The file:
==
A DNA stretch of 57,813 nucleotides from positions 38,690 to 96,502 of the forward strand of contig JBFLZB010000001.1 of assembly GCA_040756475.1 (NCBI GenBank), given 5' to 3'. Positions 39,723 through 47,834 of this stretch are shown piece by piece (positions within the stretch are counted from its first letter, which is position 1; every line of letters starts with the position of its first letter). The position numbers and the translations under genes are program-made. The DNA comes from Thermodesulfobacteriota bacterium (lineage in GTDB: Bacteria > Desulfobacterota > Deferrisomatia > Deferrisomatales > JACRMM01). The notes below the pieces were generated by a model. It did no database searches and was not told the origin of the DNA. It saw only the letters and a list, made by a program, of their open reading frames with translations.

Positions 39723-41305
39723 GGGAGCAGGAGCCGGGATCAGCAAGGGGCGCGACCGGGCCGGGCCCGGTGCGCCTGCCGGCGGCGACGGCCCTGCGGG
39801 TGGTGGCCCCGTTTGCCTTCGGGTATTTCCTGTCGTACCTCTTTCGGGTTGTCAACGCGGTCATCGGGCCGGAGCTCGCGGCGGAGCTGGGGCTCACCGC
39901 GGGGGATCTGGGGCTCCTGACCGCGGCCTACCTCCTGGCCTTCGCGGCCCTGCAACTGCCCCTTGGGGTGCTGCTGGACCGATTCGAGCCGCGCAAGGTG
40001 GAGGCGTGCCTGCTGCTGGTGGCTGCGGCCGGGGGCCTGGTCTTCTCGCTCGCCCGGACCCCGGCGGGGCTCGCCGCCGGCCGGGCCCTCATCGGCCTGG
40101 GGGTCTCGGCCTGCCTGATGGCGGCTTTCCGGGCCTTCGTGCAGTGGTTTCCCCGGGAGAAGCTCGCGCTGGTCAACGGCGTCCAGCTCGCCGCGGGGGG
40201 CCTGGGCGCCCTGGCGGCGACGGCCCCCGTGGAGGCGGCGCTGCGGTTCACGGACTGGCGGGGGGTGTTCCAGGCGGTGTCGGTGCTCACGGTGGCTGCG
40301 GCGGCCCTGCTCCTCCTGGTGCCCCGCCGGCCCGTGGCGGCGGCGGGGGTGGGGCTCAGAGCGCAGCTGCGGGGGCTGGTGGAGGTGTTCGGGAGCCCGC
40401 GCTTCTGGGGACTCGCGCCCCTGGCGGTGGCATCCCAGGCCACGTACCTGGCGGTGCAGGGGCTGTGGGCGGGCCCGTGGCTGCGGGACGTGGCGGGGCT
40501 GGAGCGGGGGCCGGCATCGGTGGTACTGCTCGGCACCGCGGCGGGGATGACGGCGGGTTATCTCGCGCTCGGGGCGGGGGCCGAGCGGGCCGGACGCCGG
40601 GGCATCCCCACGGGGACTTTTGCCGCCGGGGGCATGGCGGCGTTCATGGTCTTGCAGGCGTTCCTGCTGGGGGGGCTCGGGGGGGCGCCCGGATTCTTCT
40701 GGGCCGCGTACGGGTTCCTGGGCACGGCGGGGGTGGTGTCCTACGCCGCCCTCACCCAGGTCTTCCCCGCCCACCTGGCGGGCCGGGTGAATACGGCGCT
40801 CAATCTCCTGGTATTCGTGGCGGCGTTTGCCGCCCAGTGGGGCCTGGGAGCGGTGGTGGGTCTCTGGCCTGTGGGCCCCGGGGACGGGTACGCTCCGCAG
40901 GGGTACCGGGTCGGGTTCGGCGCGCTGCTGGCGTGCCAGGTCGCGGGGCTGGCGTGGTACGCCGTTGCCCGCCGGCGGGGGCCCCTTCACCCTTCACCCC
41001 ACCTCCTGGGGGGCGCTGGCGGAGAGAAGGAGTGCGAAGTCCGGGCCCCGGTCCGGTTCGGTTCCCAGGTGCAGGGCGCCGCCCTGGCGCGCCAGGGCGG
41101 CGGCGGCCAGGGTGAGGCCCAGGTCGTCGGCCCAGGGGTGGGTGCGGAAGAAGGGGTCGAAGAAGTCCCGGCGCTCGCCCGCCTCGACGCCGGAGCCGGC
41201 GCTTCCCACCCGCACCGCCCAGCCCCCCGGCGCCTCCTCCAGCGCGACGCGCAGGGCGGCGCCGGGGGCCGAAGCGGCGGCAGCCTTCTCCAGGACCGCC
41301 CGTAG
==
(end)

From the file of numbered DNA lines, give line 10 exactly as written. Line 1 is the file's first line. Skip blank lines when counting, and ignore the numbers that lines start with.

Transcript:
40401 GCTTCTGGGGACTCGCGCCCCTGGCGGTGGCATCCCAGGCCACGTACCTGGCGGTGCAGGGGCTGTGGGCGGGCCCGTGGCTGCGGGACGTGGCGGGGCT